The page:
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What are the differences between Daisy in The Great Gatsby by F. Scott Fitzgerald and...

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crogslvr | Student, College Freshman | eNotes Newbie

Posted February 14, 2009 at 7:48 AM via web

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What are the differences between Daisy in The Great Gatsby by F. Scott Fitzgerald and Daisy in Daisy Miller by Henry James?

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jbiersach | High School Teacher | (Level 2) Adjunct Educator

Posted June 5, 2011 at 10:01 AM (Answer #1)

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Daisy Buchanan is not innocent, but she makes every effort to appear innocent.  In fact, Daisy Buchanan is downright guilty, even murderous.  After committing a fatal hit and run, she sacrifices Gatsby in order to retain her innocence -- and her enormous wealth. By contrast, Daisy Miller's innocence is far more pure, natural, and unprotected; certainly, Daisy Miller never kills anyone knowingly only to plan and execute a cowardly escape that sacrifices an innocent man.  Daisy Miller does not pretend to be a forthright flirt; she doesn't need to.  She simply is.  She acts honestly and exactly as she wishes with Winterbourne.  Daisy Buchanan, on the other hand, is hardly convincing when she puts forth the visible effort to be the innocent flirt she claims she once was.  In short, Daisy Buchanan is guilty, cynical, world-weary, surprisingly wise, oppressed, pessimistic, 'fake', and jaded.  Daisy Miller is optimistic, energetic, eager, fresh, new, young, and surprisingly untouched by a world that seeks to limit her.  Daisy Miller is more innocent, open, and simple than Gatsby's Daisy ever was -- even back in her imaged idyll, her "glorious white youth," in Louisville.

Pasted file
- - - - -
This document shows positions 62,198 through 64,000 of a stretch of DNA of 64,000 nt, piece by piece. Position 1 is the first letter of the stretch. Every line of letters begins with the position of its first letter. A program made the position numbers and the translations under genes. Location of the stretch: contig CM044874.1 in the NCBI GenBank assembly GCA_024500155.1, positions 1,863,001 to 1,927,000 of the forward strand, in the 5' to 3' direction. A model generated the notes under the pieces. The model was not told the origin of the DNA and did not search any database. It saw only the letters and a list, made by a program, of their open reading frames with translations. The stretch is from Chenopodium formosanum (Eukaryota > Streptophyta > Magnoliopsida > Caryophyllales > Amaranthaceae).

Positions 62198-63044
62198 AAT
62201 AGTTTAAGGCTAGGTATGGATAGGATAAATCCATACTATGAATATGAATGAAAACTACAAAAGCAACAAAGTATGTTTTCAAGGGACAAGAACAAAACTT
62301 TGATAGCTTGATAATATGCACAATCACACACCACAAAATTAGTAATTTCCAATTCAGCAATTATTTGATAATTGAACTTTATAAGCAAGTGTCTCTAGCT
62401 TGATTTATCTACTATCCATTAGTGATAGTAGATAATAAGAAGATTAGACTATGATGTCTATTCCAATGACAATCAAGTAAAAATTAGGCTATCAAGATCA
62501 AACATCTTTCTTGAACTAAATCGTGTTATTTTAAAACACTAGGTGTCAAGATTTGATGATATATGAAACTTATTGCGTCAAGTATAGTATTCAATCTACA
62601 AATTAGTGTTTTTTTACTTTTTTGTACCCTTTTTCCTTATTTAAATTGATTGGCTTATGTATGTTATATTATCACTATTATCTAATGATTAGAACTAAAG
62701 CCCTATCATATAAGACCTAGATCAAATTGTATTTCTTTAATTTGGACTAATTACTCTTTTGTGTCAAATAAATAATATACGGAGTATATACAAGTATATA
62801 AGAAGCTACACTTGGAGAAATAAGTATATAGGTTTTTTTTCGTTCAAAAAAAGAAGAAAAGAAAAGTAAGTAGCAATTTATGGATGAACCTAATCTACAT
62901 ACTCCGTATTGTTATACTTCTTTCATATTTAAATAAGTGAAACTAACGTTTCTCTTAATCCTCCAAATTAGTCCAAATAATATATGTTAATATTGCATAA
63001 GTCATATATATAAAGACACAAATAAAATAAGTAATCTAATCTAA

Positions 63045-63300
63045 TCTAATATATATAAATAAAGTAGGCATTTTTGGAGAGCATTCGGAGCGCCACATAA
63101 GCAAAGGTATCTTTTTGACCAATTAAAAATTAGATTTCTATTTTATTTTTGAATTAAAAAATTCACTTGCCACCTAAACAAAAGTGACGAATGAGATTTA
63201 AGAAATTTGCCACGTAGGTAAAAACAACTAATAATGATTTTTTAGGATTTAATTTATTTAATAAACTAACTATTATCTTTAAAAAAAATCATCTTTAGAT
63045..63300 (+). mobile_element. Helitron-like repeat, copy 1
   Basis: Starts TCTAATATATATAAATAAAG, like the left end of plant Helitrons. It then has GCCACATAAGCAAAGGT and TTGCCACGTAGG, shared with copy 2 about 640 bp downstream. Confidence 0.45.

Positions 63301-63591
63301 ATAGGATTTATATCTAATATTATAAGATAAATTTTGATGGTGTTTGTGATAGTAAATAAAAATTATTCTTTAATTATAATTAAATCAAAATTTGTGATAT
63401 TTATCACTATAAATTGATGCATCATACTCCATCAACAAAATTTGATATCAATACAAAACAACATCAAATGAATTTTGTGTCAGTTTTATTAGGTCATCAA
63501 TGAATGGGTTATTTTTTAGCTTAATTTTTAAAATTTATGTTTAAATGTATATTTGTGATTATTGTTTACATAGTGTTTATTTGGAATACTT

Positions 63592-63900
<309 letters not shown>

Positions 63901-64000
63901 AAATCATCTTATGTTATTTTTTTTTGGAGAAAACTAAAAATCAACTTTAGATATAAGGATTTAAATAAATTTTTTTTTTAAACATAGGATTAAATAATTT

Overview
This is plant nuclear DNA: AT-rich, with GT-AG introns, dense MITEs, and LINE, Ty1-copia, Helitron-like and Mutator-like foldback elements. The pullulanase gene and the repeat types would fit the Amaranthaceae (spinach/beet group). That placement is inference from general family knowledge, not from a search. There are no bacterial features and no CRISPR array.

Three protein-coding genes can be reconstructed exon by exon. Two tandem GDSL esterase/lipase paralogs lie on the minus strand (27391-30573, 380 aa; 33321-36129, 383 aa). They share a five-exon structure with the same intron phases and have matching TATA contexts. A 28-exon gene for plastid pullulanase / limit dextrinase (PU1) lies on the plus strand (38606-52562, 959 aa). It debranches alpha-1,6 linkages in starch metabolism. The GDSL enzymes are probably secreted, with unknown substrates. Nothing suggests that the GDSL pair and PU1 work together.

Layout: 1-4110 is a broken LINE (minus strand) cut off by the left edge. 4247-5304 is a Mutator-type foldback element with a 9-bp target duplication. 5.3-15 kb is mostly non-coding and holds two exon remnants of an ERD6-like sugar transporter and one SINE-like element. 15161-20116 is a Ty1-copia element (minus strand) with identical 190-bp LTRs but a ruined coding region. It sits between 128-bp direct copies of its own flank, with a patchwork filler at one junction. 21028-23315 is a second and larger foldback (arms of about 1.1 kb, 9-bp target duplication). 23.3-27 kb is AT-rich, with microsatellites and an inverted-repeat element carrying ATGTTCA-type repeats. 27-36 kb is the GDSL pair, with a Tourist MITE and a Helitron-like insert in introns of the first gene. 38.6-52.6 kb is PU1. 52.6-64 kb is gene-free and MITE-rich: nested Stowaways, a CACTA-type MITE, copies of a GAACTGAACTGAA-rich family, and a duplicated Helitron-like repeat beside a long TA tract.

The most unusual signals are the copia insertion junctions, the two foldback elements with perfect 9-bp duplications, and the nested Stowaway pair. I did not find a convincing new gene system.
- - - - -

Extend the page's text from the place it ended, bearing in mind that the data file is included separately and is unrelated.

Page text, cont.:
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jdellinger | High School Teacher | Honors

Posted February 15, 2009 at 2:04 AM (Answer #2)

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In The Great Gatsby, Daisy Buchanan begins happy in her marriage to Tom Buchanan, but after she discovers his infidelities, she withdraws into a dream world. She does however have an interest in Jay Gatsby During the interim, she meets Tom Buchanan and marries him. At first happy in this marriage, she later discovers that Tom is having affairs. She withdraws into a dream world, yet never loses interest in the illusion of her love with Gatsby. Daisy flirts with him and entertains his obsessive interest until she commits murder and he takes the rap. Then, she hides behind the protection of her husband, a cruel brute, who uses and abuses people. Moreover, Daisy's voice is the voice of money, as Nick discovers. Her whole careless world revolves around this illusion: that money makes everything beautiful, even if it is not. In short, she hides behind her money and the men in her life to protect here.

On the other hand, Daisy Miller is direct, independent and somewhat presumptuous.  She is charming and somewhat foolish; she demands independence but wants social approval; she is victimized but also contributes to her unfortunate destiny.

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